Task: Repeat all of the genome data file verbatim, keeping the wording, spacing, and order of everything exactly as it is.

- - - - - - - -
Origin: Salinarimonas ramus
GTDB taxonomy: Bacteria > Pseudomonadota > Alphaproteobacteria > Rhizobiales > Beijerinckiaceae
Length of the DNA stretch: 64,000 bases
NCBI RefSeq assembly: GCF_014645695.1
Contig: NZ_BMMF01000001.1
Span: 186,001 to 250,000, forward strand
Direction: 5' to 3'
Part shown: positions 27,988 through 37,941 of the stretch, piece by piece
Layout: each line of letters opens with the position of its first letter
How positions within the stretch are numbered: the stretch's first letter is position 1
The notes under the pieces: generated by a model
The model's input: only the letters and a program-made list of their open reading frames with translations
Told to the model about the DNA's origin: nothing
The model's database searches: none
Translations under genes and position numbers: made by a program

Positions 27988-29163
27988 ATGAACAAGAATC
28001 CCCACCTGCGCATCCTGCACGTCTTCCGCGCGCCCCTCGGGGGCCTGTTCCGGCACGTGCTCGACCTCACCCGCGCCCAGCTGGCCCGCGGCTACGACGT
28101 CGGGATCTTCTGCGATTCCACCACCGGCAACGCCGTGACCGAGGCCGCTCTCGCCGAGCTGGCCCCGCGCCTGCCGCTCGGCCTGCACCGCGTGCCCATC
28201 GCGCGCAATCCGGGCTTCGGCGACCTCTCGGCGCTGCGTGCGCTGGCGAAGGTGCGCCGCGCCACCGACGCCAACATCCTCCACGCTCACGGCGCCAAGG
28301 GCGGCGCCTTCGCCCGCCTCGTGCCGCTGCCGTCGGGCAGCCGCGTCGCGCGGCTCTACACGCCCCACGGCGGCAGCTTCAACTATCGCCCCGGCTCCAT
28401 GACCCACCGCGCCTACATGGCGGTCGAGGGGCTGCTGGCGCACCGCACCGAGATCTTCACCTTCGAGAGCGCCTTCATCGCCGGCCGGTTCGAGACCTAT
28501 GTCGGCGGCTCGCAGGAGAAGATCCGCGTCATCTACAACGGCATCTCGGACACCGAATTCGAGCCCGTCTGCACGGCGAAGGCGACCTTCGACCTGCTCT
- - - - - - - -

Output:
Origin: Salinarimonas ramus
GTDB taxonomy: Bacteria > Pseudomonadota > Alphaproteobacteria > Rhizobiales > Beijerinckiaceae
Length of the DNA stretch: 64,000 bases
NCBI RefSeq assembly: GCF_014645695.1
Contig: NZ_BMMF01000001.1
Span: 186,001 to 250,000, forward strand
Direction: 5' to 3'
Part shown: positions 27,988 through 37,941 of the stretch, piece by piece
Layout: each line of letters opens with the position of its first letter
How positions within the stretch are numbered: the stretch's first letter is position 1
The notes under the pieces: generated by a model
The model's input: only the letters and a program-made list of their open reading frames with translations
Told to the model about the DNA's origin: nothing
The model's database searches: none
Translations under genes and position numbers: made by a program

Positions 27988-29163
27988 ATGAACAAGAATC
28001 CCCACCTGCGCATCCTGCACGTCTTCCGCGCGCCCCTCGGGGGCCTGTTCCGGCACGTGCTCGACCTCACCCGCGCCCAGCTGGCCCGCGGCTACGACGT
28101 CGGGATCTTCTGCGATTCCACCACCGGCAACGCCGTGACCGAGGCCGCTCTCGCCGAGCTGGCCCCGCGCCTGCCGCTCGGCCTGCACCGCGTGCCCATC
28201 GCGCGCAATCCGGGCTTCGGCGACCTCTCGGCGCTGCGTGCGCTGGCGAAGGTGCGCCGCGCCACCGACGCCAACATCCTCCACGCTCACGGCGCCAAGG
28301 GCGGCGCCTTCGCCCGCCTCGTGCCGCTGCCGTCGGGCAGCCGCGTCGCGCGGCTCTACACGCCCCACGGCGGCAGCTTCAACTATCGCCCCGGCTCCAT
28401 GACCCACCGCGCCTACATGGCGGTCGAGGGGCTGCTGGCGCACCGCACCGAGATCTTCACCTTCGAGAGCGCCTTCATCGCCGGCCGGTTCGAGACCTAT
28501 GTCGGCGGCTCGCAGGAGAAGATCCGCGTCATCTACAACGGCATCTCGGACACCGAATTCGAGCCCGTCTGCACGGCGAAGGCGACCTTCGACCTGCTCT